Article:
SENATOR Edward Kennedy brought a packed house to its feet in cheers Friday by urging support for Barack Obama, whom he said represents the youthful vigor and hope that his own elder brothers embodied decades ago.
"Helloooooo, East Bay!" he rumbled upon taking the microphone, rousing perhaps 1,400 Obama supporters filling Beebe Memorial Cathedral on Telegraph Avenue.
"Are you glad to see me? I'm glad to see you!"
Kennedy, 75, who endorsed Obama on Monday ahead of nextweek's Super Tuesday primaries said his relatives have been coming to the East Bay since 1959 seeking votes and support, and have never left disappointed. This year, he said, we face "an election of enormous importance and consequence, perhaps the most important election of my lifetime."
Obama's candidacy provides a chance to continue the forward motion America has made from the civil rights movement through the battles for equality for women and gays and lesbians, Kennedy said, a chance "to electrify this nation and get us back to the march of progress."
With Congress now locked in partisan bickering over issues from economic stimuli to electronic surveillance, he said, "We have to be liberated. We need Barack Obama."
And echoing the words of his elder brother, John F. Kennedy, at the 1961 presidential inauguration, Kennedy said Obama's candidacy marks a reinvigoration of citizen engagement and activism.
"I think you're ready to do something for
When Obama raises his own hand in January to take the oath of office, Kennedy said, "it's going to mean a new promise and a new day for the United States, and for leadership around the world. Are you fired up and ready to go?"
Before the rally, hundreds of people had lined up under leaden skies for seats in the church, their column stretching down Telegraph Avenue and around the corner, many waving and cheering when passing drivers honked their horns in support.
"It's a bizarre day in American politics when Ted Kennedy campaigns for Barack Obama in the Bay Area, and the most conservative part of that statement is 'Ted Kennedy'," said Republican National Committee spokesman Paul Lindsay in a statement. "Barack Obama claims to unite the country, but his new distinction as the 'most liberal' member of the Senate confirms that he's only uniting the extreme-left wing of the Democrat Party."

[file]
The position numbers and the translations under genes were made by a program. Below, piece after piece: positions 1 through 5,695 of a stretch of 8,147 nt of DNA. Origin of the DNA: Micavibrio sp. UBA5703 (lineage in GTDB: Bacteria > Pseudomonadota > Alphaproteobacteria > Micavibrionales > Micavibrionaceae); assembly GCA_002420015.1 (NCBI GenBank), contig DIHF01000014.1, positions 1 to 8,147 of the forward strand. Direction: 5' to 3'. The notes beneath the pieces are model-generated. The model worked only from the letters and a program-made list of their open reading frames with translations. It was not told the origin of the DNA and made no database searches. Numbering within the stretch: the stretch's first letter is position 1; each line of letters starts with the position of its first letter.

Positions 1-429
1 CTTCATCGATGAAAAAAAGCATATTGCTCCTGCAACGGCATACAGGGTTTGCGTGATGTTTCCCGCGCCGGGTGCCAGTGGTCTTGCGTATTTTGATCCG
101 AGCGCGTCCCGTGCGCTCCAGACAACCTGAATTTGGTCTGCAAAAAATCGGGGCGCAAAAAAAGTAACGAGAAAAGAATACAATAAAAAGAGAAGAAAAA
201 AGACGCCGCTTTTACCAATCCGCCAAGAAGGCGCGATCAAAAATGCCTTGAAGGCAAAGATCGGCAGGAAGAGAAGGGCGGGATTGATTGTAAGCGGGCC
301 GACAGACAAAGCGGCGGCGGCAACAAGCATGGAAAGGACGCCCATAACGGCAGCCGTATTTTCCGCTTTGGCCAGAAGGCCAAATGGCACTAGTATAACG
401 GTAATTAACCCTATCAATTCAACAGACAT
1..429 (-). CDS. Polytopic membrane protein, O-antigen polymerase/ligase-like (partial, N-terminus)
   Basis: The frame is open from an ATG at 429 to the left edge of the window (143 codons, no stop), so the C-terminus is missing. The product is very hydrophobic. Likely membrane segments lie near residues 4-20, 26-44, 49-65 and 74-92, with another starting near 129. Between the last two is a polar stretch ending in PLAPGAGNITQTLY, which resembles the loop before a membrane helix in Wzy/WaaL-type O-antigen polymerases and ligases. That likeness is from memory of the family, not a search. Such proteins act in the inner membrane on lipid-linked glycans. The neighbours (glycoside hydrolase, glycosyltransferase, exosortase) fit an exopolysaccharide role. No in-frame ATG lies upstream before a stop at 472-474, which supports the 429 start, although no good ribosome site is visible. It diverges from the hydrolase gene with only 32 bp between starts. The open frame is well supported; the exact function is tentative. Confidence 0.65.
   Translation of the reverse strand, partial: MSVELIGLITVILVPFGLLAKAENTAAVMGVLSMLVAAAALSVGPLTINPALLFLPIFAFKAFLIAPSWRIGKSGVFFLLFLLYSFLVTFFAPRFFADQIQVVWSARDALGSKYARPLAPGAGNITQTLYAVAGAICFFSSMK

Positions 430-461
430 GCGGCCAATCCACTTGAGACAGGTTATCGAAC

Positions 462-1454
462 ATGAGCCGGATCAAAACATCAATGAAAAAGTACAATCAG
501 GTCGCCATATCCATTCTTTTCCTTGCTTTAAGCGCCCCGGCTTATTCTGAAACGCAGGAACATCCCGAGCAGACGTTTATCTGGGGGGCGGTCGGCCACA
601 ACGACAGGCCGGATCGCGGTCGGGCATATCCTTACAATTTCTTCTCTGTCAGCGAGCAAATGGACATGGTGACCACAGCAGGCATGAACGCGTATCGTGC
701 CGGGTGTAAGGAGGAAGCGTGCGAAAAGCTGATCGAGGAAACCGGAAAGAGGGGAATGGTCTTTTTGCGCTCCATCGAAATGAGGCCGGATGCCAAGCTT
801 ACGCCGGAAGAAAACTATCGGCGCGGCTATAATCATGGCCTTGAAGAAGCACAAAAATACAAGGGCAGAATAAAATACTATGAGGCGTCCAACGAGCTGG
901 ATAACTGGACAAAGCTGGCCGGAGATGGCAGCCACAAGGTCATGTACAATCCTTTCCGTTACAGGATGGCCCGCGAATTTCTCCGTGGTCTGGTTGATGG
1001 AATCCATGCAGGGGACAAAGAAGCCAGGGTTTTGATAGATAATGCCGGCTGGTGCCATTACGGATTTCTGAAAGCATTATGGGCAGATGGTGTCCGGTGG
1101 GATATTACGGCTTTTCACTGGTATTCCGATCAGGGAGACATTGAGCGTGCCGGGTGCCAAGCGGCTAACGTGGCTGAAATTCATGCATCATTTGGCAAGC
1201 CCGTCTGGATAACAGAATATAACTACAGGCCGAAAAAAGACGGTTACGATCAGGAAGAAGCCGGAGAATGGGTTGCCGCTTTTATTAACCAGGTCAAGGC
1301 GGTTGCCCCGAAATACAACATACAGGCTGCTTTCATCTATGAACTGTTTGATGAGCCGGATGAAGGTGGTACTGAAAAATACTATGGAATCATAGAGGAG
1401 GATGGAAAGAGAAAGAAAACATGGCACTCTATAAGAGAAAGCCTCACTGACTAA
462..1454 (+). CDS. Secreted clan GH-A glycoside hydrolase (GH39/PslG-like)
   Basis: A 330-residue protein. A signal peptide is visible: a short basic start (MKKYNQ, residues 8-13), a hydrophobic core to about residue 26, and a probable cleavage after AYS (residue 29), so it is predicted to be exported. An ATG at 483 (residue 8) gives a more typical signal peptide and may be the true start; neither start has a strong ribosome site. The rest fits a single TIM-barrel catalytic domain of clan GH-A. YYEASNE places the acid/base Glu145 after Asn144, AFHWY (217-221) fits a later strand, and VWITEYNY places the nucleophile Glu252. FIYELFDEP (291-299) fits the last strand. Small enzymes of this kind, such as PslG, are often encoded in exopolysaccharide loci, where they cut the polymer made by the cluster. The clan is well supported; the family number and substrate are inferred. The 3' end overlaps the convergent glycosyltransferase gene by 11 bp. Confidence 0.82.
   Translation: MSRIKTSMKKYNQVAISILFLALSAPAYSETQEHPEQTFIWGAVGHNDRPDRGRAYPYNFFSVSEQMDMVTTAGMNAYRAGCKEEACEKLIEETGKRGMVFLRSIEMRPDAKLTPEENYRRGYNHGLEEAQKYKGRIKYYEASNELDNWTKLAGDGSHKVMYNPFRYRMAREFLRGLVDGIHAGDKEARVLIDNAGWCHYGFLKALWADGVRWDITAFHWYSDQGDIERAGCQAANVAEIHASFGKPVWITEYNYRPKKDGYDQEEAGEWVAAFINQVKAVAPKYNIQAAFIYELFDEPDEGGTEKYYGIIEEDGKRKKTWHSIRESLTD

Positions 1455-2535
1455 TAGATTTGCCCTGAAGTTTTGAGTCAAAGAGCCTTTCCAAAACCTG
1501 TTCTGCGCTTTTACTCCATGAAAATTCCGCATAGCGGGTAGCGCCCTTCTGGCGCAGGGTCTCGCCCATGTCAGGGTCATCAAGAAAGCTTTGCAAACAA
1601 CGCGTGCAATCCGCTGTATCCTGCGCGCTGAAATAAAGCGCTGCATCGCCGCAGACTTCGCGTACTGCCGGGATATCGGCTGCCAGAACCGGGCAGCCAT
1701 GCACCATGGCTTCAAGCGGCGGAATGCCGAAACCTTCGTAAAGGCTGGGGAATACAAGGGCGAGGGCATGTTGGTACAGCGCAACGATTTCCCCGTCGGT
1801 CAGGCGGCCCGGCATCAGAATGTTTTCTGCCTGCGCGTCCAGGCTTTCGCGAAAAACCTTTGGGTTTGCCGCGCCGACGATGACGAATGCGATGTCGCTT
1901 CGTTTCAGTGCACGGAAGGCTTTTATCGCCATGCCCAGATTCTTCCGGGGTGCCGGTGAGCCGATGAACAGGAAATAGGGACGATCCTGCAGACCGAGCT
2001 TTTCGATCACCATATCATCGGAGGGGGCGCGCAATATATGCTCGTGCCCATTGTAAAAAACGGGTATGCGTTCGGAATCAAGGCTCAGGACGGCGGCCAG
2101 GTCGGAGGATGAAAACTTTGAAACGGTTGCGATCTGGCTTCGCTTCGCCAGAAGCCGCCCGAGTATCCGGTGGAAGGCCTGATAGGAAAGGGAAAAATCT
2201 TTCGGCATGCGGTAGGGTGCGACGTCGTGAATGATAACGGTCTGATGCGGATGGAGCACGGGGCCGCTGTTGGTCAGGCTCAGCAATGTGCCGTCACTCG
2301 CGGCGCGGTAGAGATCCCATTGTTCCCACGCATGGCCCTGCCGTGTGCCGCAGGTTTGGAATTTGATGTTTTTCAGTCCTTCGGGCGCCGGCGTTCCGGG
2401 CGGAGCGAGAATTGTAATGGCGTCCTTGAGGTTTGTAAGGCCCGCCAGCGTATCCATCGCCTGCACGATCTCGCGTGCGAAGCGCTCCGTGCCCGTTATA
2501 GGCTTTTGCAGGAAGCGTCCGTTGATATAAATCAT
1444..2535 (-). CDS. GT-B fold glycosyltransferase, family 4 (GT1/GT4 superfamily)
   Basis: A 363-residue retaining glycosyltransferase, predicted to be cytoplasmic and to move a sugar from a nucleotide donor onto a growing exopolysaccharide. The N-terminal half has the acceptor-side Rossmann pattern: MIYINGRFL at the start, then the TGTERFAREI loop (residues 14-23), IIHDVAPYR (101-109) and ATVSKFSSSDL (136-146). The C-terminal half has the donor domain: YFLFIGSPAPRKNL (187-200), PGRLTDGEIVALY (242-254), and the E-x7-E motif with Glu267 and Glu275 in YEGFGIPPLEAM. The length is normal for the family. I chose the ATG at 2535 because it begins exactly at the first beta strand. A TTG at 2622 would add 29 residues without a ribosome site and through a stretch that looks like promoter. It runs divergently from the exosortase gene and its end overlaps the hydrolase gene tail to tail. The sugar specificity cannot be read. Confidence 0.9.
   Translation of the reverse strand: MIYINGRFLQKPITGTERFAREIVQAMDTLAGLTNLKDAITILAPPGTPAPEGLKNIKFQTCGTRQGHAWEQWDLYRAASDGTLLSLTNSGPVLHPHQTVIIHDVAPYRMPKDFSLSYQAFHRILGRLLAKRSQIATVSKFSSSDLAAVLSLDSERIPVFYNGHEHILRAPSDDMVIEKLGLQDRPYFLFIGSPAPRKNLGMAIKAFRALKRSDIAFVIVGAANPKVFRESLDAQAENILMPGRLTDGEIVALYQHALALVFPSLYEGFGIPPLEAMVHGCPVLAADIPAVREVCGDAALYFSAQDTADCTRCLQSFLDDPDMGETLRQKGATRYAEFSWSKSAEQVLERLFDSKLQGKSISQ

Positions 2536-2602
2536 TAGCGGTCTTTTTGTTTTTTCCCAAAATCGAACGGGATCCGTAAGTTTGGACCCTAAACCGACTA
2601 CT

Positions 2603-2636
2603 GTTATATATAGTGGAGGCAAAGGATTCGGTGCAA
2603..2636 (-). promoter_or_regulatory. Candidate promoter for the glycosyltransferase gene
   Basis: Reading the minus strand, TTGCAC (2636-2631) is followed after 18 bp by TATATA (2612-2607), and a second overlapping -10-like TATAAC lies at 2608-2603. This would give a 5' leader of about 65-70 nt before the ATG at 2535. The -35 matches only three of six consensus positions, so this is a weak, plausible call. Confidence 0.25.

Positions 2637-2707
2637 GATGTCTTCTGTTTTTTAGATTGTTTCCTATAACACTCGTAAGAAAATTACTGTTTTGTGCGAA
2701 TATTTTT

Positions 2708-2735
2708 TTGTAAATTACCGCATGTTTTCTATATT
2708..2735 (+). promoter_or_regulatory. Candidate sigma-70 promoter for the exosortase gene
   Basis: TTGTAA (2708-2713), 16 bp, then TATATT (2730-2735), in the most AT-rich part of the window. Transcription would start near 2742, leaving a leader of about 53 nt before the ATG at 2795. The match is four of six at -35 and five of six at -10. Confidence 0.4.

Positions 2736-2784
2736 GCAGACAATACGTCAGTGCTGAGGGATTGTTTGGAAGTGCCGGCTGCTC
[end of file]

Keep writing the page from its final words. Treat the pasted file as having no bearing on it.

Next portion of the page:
Kennedy made two similar appearances Thursday in New Mexico and another earlier Friday in Los Angeles. Obama held a town-hall meeting Thursday in Los Angeles before taking part in the televised debate that night, but won't be returning to the Bay Area before Tuesday's primaries.
Opinions vary on the power of endorsements, but the Kennedy family name could carry weight with several key California constituencies younger voters, for one.
Kennedy this week has been saying Obama represents the same youthful vigor and generational change that John F. Kennedy brought to 1960's presidential campaign. Yet this endorsement from a senator who has served since 1962 only Robert Byrd, D-W.Va., has more seniority also could help quell the concerns of those who believe Obama too inexperienced.
The Obama campaign almost certainly hopes that Latinos will recall Robert Kennedy marching with labor and civil rights leader Cesar Chavez, and that African Americans remember Robert Kennedy's commitment to civil rights.
And the Obama camp hopes Ted Kennedy's blessing helps with organized labor, too. Obama on Friday picked up the endorsement of the Service Employees International Union California State Council, repres-enting 650,000 California workers. The union previously had been backing John Edwards, who withdrew from the race Wednesday.
Obama also has been endorsed by Caroline Kennedy, who is Ted Kennedy's niece and the daughter of John F. Kennedy. She's featured in a campaign television ad running this week in the San Francisco and Los Angeles markets, as well as on national cable, and she'll join Michelle Obama and Oprah Winfrey at a rally Sunday in Los Angeles.
Ted Kennedy's son, Rep. Patrick Kennedy, D-Rhode Island, has endorsed Obama, too. But Robert Kennedy Jr. and his sisters, Kerry Kennedy and Kathleen Kennedy Townsend, have endorsed Clinton, as has Anthony Kennedy Shriver another of Ted Kennedy's nephews, and the youngest brother of California's first lady, Maria Shriver.
Kennedy was introduced Friday by Rep. Barbara Lee, D-Oakland, who said she was the first California House member to endorse Obama in large part because he's "the only senator in this race who was opposed to this war from the start. We've got to bring our troops home, and he is the one who I know can do it."
She said this election is "about the past versus the future and make no mistake about it, brothers and sisters Barack Obama is the future of this nation."
U.S. Sen. John Kerry,
D-Mass., the 2004 Democratic presidential nominee, will headline get-out-the-vote rallies for Obama on Saturday in San Francisco, San Jose and Sacramento.